Some local FFA members will represent a Whiteland school in the World Dairy Expo later this month, the first team in several years to do so.
A trio of students at Whiteland Community High School — Josie Kelsay, Jenna Kelsay and Grace Ison — will head to Madison, Wis. Sept. 27 to compete in the dairy cattle judging section of the World Dairy Expo, which will have teams from each state present.
Typically, international teams compete at the expo as well, but the international presence may not be what it is in other years due to coronavirus-related travel restrictions, said Hannah Goeb, the school’s agricultural teacher.
The three girls qualified for the expo after performing well in a state competition in June in LaPorte. Three Whiteland high school teams competed then, and the Kelsay and Ison trio advanced to the expo.
Though Whiteland has sent FFA teams to the World Dairy Expo, this is the first time it’s happened in at least seven years, which is how long Goeb has been at the school, she said.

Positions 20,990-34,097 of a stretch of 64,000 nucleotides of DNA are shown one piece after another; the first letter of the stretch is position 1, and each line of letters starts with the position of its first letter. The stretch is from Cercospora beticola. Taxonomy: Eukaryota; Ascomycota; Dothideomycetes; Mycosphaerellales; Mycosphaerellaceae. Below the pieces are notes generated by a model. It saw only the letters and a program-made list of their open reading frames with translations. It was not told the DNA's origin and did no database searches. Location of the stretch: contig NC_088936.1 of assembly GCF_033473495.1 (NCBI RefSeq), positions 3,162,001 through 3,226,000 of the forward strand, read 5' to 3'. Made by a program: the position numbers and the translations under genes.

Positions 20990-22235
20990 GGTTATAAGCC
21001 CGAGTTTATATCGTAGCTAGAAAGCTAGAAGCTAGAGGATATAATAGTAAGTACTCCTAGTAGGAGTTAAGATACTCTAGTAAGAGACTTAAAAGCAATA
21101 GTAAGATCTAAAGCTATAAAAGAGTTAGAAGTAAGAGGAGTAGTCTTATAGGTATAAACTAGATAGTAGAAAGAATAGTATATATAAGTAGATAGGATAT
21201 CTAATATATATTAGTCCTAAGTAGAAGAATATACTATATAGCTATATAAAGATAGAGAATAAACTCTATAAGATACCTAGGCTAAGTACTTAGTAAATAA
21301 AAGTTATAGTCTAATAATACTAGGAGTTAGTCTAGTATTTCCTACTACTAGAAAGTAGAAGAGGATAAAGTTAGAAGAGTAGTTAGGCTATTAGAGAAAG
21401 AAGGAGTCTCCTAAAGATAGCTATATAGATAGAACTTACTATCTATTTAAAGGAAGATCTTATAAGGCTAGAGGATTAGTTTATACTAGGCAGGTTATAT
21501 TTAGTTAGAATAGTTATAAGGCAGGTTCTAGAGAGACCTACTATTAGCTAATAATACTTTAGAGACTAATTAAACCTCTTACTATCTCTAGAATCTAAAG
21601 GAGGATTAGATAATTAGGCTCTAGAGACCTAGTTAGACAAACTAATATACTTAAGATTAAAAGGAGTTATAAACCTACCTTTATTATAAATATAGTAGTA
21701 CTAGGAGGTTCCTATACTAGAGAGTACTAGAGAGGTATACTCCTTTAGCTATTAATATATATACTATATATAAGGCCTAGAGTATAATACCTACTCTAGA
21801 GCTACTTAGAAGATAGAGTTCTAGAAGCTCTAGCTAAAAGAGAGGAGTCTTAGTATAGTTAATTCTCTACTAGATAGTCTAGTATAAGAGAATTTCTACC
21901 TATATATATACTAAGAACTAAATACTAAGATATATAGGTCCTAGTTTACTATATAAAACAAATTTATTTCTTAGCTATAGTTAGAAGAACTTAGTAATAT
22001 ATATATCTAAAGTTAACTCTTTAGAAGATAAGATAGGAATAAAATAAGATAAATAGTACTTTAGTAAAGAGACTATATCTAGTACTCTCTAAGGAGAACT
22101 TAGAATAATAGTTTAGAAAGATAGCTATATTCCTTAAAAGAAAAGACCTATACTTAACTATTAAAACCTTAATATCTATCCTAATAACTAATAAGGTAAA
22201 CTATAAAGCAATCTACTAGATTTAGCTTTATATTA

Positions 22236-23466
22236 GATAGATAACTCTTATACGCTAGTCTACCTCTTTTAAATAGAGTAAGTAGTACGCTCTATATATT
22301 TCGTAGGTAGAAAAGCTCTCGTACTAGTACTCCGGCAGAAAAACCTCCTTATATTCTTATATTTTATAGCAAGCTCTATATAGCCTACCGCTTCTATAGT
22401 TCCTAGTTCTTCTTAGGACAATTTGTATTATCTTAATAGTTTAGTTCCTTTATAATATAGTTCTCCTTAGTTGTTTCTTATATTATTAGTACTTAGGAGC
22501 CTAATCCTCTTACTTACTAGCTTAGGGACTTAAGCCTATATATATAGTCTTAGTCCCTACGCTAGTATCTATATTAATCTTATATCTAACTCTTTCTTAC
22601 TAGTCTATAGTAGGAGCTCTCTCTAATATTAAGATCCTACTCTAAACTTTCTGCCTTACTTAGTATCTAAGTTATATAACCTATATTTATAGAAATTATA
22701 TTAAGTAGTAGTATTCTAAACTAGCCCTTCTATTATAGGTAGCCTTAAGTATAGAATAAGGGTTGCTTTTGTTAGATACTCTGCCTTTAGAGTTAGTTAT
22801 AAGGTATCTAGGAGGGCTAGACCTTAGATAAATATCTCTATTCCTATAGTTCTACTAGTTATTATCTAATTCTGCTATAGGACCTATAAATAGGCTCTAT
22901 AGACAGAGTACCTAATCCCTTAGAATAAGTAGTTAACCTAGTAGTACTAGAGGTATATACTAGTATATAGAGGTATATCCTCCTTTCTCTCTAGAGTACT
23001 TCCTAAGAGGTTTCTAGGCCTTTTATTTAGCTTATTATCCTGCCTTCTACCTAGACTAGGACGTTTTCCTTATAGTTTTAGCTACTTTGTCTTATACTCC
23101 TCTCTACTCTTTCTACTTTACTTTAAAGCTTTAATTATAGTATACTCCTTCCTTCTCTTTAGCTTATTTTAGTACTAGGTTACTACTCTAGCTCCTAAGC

“They’ll take four cows out onto the ring, and the kids will have to judge them based on their body type, the utter and mammary system, and how well they’re put together,” Goeb said.
The students will judge the groups similarly to how they judge at the county fair. Then, adults will judge them, and the students will compare results to see how accurate their placements are, she said.
Students will have 15 minutes to judge the cows and present their reasoning to the adult judges, Goeb said.
Sophomore Josie Kelsay has been surrounded by agriculture her entire life. Her family owns Kelsay Farms, a six-generation farm in Johnson County. The chance to compete at the expo is the culmination of her work in FFA that started when she was in elementary school, she said.
“I’ve been doing dairy judging since the third grade and I never got to nationals. It means a lot to me and my family; they’ve also done (FFA),” Kelsay said.
The ability for Whiteland students to represent the high school and state of Indiana on a national stage carries significance for not only the school, but the entire Whiteland community, Goeb said.
“It’s really exciting. This is the first national judging competition I’ve ever had a team qualify for,” she said. “Being from Whiteland, I know it’s a big deal. It’s a big deal for our school and community to show we have a presence in agriculture.”